The Path | Review

The Path, created by Tale of Tales, is a deeply engrossing and haunting retelling of the Little Red Riding Hood fairy tale told through brilliant abstract imagery, an ingeniously crafted soundscape and a prying look into the darker side of human nature and the perils faced by a girl on her journey toward adulthood.

The adventure begins inside the home of the Sisters Red, six girls ranging in age from 9 to 19, each of their names a synonym of the color. Your cursor is a Basket of Goodies that is to be brought to Grandmother’s House. You begin by selecting which of these girls will carry out this seemingly innocuous task.

Little do you know what hardships you have just unwittingly thrust upon this innocent young woman.


Ginger, Rose, Scarlet, Ruby, Robin and Carmen

You are then transplanted from a cramped inner city apartment to the woods where you appear on The Path. It is a pristine trail leading safely to Grandmother’s House. The road cut through the woods is inviting and lovely with crows flying about and ample sunshine. On either side of it is a dark and forebodeing forest.

At this point you are given a singular instruction: ”Go to Grandmother’s House …and stay on the path”

But you won’t.

Lured Away

Once the urge to explore the dark woods on either side overwhelms you The Path truly begins.

What fun would that be?
What fun would that be?

The woods are an ominous and dreary place. Light is choked by thick coniferous trees and only scant rays pierce the canopy. Below it grow all sorts of strange, almost Cretaceous flora and fauna. The forest floor is littered with strange objects and locations.

When you run through the forest your camera angle will tilt downwards and follow the girl from a higher vantage, colors will become muted and overall ambient lighting will wane until you are unable to discern which way your going or what features are ahead you. The soothing sounds of nature and children’s distant playful chants will be replaced by a cacophony of frightening rustling, chains clinking, scraping violin notes and gravelly, unhinging growls.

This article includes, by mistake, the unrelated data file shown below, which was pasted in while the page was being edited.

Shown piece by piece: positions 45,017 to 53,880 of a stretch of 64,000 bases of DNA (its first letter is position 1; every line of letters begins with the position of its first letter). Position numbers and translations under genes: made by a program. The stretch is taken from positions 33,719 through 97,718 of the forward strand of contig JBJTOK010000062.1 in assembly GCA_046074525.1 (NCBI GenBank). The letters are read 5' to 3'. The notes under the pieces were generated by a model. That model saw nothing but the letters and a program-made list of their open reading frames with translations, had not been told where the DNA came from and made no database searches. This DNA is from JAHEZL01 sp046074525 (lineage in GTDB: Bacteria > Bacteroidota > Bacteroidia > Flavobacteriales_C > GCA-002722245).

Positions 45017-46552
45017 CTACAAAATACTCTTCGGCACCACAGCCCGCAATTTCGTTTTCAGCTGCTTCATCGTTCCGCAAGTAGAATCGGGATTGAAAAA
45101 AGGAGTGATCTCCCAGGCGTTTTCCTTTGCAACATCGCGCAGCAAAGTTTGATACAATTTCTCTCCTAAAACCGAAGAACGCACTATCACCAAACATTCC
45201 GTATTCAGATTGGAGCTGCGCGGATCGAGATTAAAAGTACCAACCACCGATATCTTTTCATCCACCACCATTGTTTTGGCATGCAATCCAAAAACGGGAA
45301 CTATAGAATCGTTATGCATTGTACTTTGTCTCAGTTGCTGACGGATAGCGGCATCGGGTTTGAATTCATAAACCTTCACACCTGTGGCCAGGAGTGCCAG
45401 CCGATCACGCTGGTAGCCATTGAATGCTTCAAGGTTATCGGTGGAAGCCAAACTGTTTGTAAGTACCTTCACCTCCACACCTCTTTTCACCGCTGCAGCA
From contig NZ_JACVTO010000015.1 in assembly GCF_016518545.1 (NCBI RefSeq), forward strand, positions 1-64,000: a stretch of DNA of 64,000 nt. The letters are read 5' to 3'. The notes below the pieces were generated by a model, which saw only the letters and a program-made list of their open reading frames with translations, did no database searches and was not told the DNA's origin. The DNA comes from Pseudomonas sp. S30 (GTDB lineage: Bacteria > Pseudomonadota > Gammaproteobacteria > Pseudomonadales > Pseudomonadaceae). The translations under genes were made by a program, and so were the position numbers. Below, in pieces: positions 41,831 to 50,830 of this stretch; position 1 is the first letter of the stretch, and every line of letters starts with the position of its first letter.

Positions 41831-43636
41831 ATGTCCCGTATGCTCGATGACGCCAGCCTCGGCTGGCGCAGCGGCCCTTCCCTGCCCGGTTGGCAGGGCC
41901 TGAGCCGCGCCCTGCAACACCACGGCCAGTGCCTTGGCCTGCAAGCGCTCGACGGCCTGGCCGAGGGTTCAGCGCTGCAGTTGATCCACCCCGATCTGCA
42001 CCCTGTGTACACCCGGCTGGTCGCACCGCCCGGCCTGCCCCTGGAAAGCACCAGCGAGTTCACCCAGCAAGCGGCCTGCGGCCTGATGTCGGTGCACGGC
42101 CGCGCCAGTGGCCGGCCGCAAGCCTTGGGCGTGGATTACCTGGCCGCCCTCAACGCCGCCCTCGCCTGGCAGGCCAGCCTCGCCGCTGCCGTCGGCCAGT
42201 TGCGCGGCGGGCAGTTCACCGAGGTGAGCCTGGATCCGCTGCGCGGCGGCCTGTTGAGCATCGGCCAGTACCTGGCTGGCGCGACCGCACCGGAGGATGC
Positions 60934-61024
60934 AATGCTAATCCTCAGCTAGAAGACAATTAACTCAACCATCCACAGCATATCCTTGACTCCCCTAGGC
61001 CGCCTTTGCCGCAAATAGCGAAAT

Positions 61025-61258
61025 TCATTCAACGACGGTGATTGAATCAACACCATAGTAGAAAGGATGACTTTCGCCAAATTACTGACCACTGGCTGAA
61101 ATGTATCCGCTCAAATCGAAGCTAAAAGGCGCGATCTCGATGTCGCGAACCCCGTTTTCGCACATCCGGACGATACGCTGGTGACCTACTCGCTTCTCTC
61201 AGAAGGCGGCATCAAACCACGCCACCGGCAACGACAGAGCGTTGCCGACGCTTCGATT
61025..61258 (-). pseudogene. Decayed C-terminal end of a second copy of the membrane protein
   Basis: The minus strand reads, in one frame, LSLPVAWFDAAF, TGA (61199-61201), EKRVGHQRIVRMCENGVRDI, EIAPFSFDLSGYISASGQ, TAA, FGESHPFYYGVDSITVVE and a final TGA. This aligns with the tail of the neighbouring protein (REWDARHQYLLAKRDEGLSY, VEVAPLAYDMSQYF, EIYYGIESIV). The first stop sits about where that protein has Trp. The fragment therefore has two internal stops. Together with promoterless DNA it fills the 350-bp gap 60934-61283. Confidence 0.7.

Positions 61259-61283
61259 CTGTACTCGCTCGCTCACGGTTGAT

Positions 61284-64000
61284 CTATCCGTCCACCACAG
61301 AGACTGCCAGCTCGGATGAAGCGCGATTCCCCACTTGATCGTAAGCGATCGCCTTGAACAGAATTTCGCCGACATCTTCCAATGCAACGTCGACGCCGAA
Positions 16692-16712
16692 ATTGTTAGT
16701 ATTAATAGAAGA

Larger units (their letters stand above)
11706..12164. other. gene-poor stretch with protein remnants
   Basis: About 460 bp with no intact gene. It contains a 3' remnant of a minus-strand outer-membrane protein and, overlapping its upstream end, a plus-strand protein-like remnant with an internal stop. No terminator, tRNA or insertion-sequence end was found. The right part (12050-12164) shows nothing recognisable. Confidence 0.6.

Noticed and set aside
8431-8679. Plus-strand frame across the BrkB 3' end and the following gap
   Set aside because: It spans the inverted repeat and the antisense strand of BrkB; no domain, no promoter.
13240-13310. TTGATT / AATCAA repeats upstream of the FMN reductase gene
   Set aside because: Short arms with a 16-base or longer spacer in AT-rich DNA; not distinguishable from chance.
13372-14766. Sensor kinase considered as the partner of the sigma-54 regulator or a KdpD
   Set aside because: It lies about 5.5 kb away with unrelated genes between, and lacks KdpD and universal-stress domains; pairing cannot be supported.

When you stop abruptly your camera will return to a comfortable 3rd person perspective. This is a very interesting mechanic because it makes the forest a much more menacing place because it is impossible for you to ever truly get your bearings. Gradually you come to accept the fact that you will be lost for the duration of your journey.

Gradually you come to accept the fact that you will be lost for the duration of your journey.

Throughout The Path your screen is a kaleidoscopic canvas of momentary artifacts that flash into view and fade away. Animal tracks, strange symbolism and scratches will bloom and then disappear. Swirls of white and black patterns will appear along the margins, sometimes seemingly guiding you along.

Dotted throughout the woods are 144 collectible flowers which act as vague road signs to other destinations and for every 100 meters you travel a “map” will be appear for a few moments as a twisting, serpentine path detailing the route you have traveled thus far.


How to Play

As you wander without a specific destination in mind you will eventually stumble upon a set piece location that acts as a physical metaphor for a personal truth or ideal that the young woman clings to.

When you approach the object it will become superimposed on the screen in ghostly emphasis. At this point if you relinquish control the girl will interact with it on her own. An icon will appear in the corner of the screen representing the “memory” being placed into your Basket of Goodies.

Whether it be an abandoned wheelchair, a brick wall covered in graffiti or a scarecrow in a field of flowers, the current girl’s internal monologue is then printed across the screen in a scrawled child’s handwriting. Some are just playful observations while others can be disturbing insights that the girl may be oblivious to –but you are not.


Then your in for quite a shock about five minutes from now.

The Girl in the White Dress

Once you leave the safety of The Path you can not again return to it on your own, attempting to backtrack will only lead you deeper into the woods. Throughout your adventure a mysterious, almost ethereal “Girl in White” will appear periodically. Her playful mannerisms are in stark contrast to the world around her. She runs, arms extended like an airplane, through the woods. Doing cartwheels and skipping merrily along, seemingly immune to the gloom around her.